The first thing we see in the snippet above, is that if from is not the call we are calling the assert_current_call_valid_authwit function from earlier. If the call is not throwing, we are all good and can continue with the transfer.

In the snippet we are constraining the else case such that only nonce = 0 is supported. This is not strictly necessary, but because I can't stand dangling useless values. By making it constrained, we can limit what people guess it does, I hope.

Authenticating an action in TypeScript

Cool, so we have a function that checks if the current call is authenticated, but how do we actually authenticate it? Well, assuming that we use a wallet that is following the spec, we import computeAuthWitMessageHash from aztec.js to help us compute the hash, and then we simply addAuthWitness to the wallet. Behind the scenes this will make the witness available to the oracle.

authwit_transfer_example
const action = asset
.withWallet(wallets[1])
.methods.transfer(accounts[0].address, accounts[1].address, amount, nonce);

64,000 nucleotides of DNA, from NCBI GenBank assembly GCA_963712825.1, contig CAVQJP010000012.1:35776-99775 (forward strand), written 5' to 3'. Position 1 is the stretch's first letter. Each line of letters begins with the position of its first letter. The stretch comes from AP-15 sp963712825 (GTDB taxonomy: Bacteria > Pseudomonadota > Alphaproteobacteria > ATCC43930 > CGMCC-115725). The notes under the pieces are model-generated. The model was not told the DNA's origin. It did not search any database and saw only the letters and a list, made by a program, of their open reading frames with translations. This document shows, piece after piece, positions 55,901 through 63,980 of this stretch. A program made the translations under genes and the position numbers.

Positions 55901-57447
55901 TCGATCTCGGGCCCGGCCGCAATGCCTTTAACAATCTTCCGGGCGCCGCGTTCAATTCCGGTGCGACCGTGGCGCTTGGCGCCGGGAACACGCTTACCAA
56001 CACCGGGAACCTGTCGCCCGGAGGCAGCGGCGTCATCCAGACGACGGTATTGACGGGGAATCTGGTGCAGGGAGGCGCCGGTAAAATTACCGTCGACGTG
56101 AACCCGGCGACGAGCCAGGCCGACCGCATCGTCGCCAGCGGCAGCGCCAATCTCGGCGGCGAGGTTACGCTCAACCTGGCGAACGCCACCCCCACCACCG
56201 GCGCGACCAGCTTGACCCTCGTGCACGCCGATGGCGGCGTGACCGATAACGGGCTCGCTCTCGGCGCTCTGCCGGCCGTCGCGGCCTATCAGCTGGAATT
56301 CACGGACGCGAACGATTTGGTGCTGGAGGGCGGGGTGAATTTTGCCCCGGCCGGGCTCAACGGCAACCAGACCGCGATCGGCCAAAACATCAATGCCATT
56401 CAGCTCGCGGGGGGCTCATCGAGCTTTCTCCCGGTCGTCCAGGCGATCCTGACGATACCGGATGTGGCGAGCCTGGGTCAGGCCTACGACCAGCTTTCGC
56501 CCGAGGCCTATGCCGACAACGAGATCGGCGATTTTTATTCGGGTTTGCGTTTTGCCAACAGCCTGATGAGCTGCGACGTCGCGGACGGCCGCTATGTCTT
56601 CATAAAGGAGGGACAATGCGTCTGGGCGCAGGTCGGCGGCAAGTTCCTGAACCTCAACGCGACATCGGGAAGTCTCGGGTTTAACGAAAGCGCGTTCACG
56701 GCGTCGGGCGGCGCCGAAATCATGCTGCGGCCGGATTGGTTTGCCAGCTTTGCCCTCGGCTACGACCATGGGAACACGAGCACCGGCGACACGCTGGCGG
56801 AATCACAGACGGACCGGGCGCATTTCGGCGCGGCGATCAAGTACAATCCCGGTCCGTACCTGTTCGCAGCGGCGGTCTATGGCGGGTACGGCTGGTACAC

const witness = await wallets[0].createAuthWit({ caller: accounts[1].address, action });
await wallets[1].addAuthWitness(witness);
expect(await wallets[0].lookupValidity(wallets[0].getAddress(), { caller: accounts[1].address, action })).toEqual({
isValidInPrivate: true,
isValidInPublic: false,
});
Source code: yarn-project/end-to-end/src/e2e_token_contract/transfer_private.test.ts#L48-L59

Learn more about authwits in Aztec.js by following this guide.

Public Functions

With private functions covered, how can we use this in a public function? Well, the answer is that we simply change one name of a function and then we are good to go 👀 (almost).